Changes in green energy regulation in European Union (EU)


The long term prospects for green energy in Hungary are very promising as renewable energy is one of the main focus in the country. Following the EU new clean energy directives, Hungary is going to expand its nuclear power plant and also utilize more renewable energy sources by 2030. The Minister of State, Mr. János Lázár said that because the nuclear plant in Paks would only cover 40% of the country’s energy needs, the rest will have to be imported or covered by renewable energy, and the government’s goal is for renewable energy sources to supply 40% of the country’s energy needs.

The EU set a new binding target to reduce greenhouse gas (GHG) emissions 40% below 1990 levels by 2030, while getting 27% of its energy from renewable energy by then and this can include nuclear energy. There was a high disappointment with the 27% target for renewable energy in EU. While this was an EU-wide target without binding national breacdowns, the European Wind Energy Association called the GHG proposal “weak” and the renewables goal is a “non-target.”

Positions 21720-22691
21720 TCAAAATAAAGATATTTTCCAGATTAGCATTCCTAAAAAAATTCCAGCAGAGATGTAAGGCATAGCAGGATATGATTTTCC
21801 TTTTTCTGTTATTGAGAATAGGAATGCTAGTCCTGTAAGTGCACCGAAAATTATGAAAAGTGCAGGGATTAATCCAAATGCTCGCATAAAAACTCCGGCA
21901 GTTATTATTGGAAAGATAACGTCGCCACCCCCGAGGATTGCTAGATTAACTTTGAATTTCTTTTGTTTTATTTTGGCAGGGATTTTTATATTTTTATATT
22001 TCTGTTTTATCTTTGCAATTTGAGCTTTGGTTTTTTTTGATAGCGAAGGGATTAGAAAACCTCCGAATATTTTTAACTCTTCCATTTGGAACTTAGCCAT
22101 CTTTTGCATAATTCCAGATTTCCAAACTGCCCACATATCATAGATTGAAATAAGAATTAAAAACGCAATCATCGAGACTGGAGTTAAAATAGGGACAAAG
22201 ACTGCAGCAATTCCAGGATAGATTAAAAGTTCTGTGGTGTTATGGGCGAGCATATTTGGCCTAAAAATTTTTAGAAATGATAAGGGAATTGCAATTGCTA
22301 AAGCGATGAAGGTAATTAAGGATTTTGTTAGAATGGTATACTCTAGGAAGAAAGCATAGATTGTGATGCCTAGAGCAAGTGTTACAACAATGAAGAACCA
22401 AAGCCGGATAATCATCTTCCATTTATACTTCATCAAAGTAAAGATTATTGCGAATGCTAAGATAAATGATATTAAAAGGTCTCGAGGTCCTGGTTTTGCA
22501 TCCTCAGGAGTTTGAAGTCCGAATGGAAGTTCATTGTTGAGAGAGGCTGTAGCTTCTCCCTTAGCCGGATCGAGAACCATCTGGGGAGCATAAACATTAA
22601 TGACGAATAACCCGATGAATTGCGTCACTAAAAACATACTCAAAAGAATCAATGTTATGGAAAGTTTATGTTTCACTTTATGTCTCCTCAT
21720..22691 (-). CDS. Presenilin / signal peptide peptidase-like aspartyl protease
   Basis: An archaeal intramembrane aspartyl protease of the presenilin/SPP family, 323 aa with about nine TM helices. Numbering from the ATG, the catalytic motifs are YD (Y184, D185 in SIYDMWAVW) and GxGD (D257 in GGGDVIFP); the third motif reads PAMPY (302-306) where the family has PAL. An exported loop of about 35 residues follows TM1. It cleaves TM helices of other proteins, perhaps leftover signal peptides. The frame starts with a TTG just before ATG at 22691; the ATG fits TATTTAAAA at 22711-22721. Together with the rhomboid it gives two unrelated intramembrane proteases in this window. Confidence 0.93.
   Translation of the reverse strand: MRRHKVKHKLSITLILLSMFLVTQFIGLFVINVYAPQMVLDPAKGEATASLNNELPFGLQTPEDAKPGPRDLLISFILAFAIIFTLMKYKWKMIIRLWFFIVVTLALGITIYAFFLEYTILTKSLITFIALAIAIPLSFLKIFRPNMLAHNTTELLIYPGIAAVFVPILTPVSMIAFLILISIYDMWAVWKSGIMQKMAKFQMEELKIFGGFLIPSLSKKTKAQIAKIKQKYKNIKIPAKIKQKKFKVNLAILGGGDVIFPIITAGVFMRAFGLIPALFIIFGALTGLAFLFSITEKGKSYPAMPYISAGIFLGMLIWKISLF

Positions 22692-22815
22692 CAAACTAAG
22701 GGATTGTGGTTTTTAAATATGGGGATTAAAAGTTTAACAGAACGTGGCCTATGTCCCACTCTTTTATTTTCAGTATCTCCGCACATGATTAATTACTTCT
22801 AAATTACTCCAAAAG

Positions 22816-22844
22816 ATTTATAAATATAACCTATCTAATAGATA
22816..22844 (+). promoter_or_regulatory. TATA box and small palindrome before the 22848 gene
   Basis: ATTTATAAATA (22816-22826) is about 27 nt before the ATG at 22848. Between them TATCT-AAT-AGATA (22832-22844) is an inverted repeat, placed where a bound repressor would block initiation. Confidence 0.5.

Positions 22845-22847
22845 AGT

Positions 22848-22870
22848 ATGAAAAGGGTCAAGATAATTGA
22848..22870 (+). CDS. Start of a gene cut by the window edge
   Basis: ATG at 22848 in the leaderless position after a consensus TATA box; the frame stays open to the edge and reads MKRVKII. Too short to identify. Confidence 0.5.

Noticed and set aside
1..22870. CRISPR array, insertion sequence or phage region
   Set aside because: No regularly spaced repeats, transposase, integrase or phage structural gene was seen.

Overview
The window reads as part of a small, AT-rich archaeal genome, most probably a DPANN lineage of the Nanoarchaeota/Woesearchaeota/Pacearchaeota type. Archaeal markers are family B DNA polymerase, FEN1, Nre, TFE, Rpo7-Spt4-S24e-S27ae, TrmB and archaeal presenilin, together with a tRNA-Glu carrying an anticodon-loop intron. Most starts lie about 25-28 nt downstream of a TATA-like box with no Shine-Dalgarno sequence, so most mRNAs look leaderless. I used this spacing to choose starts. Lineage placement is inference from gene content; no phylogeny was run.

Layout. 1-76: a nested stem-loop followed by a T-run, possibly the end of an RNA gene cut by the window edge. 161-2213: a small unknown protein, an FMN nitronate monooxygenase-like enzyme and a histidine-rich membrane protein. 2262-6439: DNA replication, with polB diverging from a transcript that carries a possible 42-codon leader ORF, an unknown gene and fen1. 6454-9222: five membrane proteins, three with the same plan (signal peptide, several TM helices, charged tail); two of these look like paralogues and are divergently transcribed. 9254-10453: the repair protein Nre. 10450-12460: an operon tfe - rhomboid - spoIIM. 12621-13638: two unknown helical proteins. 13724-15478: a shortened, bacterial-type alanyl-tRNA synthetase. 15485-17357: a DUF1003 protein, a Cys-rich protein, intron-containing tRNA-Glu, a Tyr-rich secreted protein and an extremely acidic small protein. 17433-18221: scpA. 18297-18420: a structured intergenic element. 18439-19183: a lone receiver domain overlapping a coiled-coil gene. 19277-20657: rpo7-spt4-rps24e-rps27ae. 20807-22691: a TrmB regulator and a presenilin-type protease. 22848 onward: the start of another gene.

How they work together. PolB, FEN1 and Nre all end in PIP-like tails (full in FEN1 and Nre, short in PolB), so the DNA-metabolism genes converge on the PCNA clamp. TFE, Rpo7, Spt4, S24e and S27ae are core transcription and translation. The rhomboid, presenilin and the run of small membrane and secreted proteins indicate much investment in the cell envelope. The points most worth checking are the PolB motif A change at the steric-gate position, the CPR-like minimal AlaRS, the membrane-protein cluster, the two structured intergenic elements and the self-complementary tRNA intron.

As nuclear power is important for Hungary’s sovereignty and in line with the EU new energy targets, the Hungarian Prime Minister Viktor Orbán and Russian President Vladimir Putin came to an intergovernmental agreement on the construction of two new nuclear blocks at Paks, Hungary. The plant expansion will double the current 2GW capacity of the power stations by 2030, and would lead to a 40% reduction in Hungarian electricity production.

Xénia Bernát